In the space of a fortnight, I have had two male clients, Maurice and Will, frustrated at not being able to shift fat. The similarities were uncanny. Both were in their fifties with stressful jobs and both were exercising pretty hard regularly with a mix of weights and HIIT and eating a “clean” diet of freshly-made low-carb meals.
While we all respond very differently to food and exercise plans, a regime like that works well for many Bodyscan clients, so I was initially curious why they were still carrying relatively high fat.
The reason soon became clear.
As the two men’s circumstances were so similar, let’s just look at Maurice’s numbers.
His fat mass index (fat mass divided by height-squared) of 8.9 and body fat percentage of 30.1% put him in the 85th percentile in the fat stakes. Not a good place to be. Not only that but his fat ratios were all very high, above the 90th percentile (likely caused by his stressful, cortisol-increasing, belly-fattening job), leading to an “increased risk” level of visceral fat.
It wasn’t until we put his numbers into the Bodsycan calculator that the problem was immediately obvious - Maurice (and Will) was drastically under-eating.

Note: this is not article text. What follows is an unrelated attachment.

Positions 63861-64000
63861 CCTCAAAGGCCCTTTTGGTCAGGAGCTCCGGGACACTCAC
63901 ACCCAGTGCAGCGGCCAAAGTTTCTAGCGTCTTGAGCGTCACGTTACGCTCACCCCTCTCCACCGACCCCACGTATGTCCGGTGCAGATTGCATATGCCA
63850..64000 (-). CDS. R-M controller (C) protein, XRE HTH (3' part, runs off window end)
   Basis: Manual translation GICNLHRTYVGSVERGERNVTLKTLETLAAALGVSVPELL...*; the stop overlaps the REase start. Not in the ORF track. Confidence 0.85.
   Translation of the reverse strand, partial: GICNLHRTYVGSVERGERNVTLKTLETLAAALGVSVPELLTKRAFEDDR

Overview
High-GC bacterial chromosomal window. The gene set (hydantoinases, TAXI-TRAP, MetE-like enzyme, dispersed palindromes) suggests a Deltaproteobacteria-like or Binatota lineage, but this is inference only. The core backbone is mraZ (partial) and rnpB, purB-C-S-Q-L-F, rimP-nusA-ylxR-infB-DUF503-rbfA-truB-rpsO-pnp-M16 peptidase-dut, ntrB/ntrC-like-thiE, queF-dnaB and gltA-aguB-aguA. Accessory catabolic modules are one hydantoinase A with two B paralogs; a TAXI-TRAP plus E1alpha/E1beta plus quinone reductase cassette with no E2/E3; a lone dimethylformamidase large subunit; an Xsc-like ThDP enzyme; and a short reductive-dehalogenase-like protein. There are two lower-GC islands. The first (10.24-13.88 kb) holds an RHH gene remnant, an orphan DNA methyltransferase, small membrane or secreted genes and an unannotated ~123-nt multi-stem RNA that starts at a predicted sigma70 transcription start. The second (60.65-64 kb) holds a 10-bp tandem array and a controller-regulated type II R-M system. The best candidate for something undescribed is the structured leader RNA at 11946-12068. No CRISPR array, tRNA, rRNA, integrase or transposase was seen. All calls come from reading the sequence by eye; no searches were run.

With a ‘moderately active’ profile, Maurice’s maintenance energy requirement is estimated at 2461 calories. A ‘standard’ 20% deficit for gradual, sustainable fat loss would be 1970 calories. Maurice was eating only 1200 calories. That is only three-quarters of his RESTING calorie requirement!
With such little fuel coming in, Maurice’s body will do everything it can to store energy (ie, hold on to fat) and rid itself of anything that burns energy (calorie-intensive muscle).
The saddest thing about Maurice’s dilemma was his doctor’s take on the situation: “If you keep on reducing your calories you must eventually lose fat.” When you hear statements like that it’s no surprise that most GPs are still using BMI and weight to assess health.
To lose fat, both men need to close the gap between their maintenance calories and what they’re actually eating so their bodies switch out of famine mode and relinquish fat stores. It’ll also help them maintain and increase muscle mass, which is almost certainly not happening now.
So if you’re having the same problem as Maurice and Will, take a longer look at what (and how much) you’re eating and check that your calories deficit is not too big. Drastically slashing calories is counter-productive.